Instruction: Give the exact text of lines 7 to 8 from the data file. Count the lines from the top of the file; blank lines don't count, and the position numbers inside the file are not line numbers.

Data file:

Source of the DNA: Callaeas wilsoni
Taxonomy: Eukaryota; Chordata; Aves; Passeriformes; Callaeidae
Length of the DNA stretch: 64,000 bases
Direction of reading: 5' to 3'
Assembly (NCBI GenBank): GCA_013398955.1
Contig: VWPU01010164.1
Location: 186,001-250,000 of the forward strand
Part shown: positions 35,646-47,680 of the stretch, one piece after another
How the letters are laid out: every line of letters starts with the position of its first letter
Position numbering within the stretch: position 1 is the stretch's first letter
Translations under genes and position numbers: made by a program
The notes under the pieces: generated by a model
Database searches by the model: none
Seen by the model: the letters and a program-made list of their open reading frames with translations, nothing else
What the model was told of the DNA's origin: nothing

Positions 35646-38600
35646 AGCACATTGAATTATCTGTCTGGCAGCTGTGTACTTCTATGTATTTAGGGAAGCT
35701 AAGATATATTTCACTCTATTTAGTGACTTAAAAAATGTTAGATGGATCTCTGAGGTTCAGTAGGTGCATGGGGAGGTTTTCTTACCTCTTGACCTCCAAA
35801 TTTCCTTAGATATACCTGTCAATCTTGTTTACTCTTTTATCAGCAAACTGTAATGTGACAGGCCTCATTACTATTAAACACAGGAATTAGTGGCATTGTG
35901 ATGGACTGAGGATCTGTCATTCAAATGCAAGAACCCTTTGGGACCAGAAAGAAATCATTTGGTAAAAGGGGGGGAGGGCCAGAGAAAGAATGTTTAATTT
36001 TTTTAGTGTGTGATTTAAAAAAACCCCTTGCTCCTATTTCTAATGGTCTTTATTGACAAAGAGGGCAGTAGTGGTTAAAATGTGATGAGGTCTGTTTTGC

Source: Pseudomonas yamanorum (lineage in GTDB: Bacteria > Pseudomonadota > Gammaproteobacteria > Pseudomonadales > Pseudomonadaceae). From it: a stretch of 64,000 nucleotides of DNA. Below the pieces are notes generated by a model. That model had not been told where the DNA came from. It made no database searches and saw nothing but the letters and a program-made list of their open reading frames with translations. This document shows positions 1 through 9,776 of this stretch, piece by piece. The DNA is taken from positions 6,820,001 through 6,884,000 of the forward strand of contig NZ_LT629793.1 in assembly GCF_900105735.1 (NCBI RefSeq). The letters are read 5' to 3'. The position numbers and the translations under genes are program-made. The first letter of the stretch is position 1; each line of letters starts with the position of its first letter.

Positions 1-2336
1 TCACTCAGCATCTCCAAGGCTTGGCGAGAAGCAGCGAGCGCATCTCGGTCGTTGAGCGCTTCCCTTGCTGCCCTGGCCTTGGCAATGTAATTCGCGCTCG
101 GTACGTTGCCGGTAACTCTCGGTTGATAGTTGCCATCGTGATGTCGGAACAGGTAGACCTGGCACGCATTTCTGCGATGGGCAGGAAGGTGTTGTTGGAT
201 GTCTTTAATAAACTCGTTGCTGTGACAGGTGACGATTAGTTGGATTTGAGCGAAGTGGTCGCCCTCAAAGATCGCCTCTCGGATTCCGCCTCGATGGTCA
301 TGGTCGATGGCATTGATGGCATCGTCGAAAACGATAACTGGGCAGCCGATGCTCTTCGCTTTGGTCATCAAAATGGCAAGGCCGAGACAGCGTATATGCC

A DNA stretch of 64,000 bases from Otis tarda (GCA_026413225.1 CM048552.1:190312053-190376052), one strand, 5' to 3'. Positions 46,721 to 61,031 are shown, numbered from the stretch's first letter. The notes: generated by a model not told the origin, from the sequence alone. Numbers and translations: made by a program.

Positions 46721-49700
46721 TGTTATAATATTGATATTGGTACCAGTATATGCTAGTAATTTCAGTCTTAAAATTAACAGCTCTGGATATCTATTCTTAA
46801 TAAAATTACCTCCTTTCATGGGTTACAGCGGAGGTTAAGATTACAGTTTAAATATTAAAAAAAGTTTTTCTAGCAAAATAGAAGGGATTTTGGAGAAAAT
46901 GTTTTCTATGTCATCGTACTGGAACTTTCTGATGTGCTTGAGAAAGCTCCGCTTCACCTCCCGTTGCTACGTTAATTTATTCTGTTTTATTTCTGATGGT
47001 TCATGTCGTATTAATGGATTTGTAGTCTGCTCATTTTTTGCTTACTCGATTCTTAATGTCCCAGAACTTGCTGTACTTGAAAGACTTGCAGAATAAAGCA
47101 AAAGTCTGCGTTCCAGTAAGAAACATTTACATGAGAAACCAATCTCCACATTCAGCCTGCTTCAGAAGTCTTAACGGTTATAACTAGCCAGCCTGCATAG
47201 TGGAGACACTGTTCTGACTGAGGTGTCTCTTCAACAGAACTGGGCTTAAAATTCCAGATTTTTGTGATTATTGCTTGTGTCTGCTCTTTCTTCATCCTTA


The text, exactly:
Location: 186,001-250,000 of the forward strand
Part shown: positions 35,646-47,680 of the stretch, one piece after another